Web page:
Outside of my regular reading for the courses I’m teaching—this semester, this week, Livy’s History of Rome, Books 1-5, and Spenser’s The Faerie Queene, Book 1—I have been reading mainly books and articles with some relation to nostalgia, broadly speaking. That has included what for me have been some gratifying discoveries, such as Thomas Molnar’s The Counter-Revolution, which takes a scalpel to the root nodules of the liberal cancer infesting the Western world. That cancer is a detestation of stable forms, says Molnar; of enduring wisdom passed down through the generations, but also of the notion that categories of existent things are what they are, with boundaries that are not subject to alteration by political force, or by the sentimental magical thinking that underlies the liberal state. Molnar did not live to see the magical thinking of transgenderism, which by the anti-logic of the left itself can only be a bridge from nowhere to nowhere, but it fits his thesis hand in glove.
Another find has been two series of articles, in The Century Magazine from the 1880’s and 1890’s, that would surely leave the academic dalla sinistra in complete confusion. One is by the redoubtable Mariana Griswold van Rensselaer, also known as Mrs. Schuyler van Rensselaer, the most prominent American author on architecture during her time. She writes on the great cathedrals in Europe, and the various and partly home-born styles of church architecture in the United States, heavily influenced by the Puritan spirit, the same that she acknowledges was responsible for the destruction of so much of the English art she loved and studied so carefully. In other words, Mrs. Schuyler van Rensselaer, unlike her female descendants in the modern academy, was a grown-up. She could view things in their historical context, and not reduce human greatness and human folly to platitudes. She was also one of the leading opponents of woman suffrage. The other series is on the Indians in Southern California, and what had happened to them after the Franciscan missions had been first plundered by the Mexican government during the revolution, and then obliterated by the conquering Americans. It is by one Helen Hunt Jackson, a friend of Harriet Beecher Stowe, and so also the “right kind” of woman, but she spends most of her time setting up the troubles by describing, carefully, the misery of the Indian life before Father Junípero Serra and his brothers came, and then what Father Serra did for them, teaching them the Faith, instructing them in a terrifically wide variety of trades, helping them turn the land into the richest farms, vineyards, and orchards then west of the Mississippi, and loving them as his children. Her accounts come from the writings of the brothers and from elderly eyewitnesses, Indians whom she interviewed. The Century Magazine, by the way, can be acquired in bound volumes of six months each. We have nothing remotely resembling such magazines now. Other notable authors in my copies: Mark Twain, Henry James, a young Edith Wharton, William Dean Howells, the naturalist John Muir, and Theodore Roosevelt.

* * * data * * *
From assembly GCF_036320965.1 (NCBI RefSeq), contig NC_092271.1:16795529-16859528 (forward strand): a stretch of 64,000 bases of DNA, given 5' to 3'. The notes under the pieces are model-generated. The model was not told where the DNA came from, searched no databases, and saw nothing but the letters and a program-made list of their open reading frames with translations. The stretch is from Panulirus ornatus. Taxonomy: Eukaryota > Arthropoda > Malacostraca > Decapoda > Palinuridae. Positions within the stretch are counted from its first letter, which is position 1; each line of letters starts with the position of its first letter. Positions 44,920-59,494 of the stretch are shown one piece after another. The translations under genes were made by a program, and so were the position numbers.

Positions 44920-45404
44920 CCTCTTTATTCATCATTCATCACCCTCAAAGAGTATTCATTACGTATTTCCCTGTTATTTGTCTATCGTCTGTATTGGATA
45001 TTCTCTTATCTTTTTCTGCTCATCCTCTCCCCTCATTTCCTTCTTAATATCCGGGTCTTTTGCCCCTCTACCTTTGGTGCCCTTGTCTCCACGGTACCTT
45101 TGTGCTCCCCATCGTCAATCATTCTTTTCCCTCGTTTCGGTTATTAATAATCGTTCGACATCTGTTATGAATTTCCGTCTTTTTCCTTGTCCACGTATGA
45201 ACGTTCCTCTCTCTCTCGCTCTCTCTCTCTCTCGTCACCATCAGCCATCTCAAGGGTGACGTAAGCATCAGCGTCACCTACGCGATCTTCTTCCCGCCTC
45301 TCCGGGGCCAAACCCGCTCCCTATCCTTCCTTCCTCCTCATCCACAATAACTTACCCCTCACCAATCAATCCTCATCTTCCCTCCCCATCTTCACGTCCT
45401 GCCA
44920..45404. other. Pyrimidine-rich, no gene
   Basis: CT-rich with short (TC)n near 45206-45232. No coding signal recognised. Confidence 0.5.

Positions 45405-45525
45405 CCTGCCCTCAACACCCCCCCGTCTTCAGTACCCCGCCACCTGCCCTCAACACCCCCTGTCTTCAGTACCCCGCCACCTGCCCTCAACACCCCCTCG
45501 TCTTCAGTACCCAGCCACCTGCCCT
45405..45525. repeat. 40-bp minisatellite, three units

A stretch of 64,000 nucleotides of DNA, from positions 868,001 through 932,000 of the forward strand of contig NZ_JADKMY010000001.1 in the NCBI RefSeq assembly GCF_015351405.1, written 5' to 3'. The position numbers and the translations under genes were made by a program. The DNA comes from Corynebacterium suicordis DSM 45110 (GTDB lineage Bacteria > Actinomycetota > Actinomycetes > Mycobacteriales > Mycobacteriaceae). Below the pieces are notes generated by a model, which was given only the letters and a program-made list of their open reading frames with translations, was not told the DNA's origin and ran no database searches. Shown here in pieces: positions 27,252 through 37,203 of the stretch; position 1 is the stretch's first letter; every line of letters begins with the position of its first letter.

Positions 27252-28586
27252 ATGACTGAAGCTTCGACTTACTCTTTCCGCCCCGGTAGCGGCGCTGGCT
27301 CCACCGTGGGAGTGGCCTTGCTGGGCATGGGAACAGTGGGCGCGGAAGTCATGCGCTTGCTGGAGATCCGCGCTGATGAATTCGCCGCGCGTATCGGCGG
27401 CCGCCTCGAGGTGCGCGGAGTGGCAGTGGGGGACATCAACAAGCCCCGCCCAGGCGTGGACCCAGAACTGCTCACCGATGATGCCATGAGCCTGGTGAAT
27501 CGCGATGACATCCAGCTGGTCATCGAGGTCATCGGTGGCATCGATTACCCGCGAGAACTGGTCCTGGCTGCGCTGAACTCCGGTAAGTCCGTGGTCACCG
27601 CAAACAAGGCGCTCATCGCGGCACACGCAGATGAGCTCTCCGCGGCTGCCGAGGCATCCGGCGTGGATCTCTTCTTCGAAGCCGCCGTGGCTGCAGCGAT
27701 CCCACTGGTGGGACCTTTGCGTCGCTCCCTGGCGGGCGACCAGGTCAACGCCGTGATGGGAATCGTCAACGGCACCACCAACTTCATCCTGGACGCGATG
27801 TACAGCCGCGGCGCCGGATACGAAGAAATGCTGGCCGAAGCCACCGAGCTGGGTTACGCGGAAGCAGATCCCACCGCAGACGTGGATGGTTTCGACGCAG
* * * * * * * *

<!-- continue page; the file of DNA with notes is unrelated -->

“Out of this nettle, danger, we pluck this flower, safety.” That must go down as a classic dud quotation. The words were spoken by Neville Chamberlain on his return to Heston Airport, bearing the scrap of paper signed by Hitler promising peace. Did no one in Chamberlain’s entourage remind him that he was quoting Hotspur from Henry IV, Part One, and that Hotspur did not make it to the play’s end following his spectacular misjudgment of forces?
But Robert Harris, in Munich: A Novel (new from Knopf), makes out his case for Chamberlain in a lightly fictionalized piece of revisionist history. He covers the four days of the Munich crisis in September 1938, and views Chamberlain as undeceived by Hitler, “a jagged black figure at the centre of a great white light, his arm stretched out, like a man who has thrown himself on to an electrified fence.” Harris does not answer the immensely powerful case made by Churchill: “We have sustained a total and unmitigated defeat.” Nor does he deal with later events such as the guarantee to Poland in April 1939.
History judges Chamberlain as a well-meaning, opinionated failure. Harris’s special pleading does not shift the rocks of fact. Munich is a well-written vignette posing as a thesis; I prefer my history neat.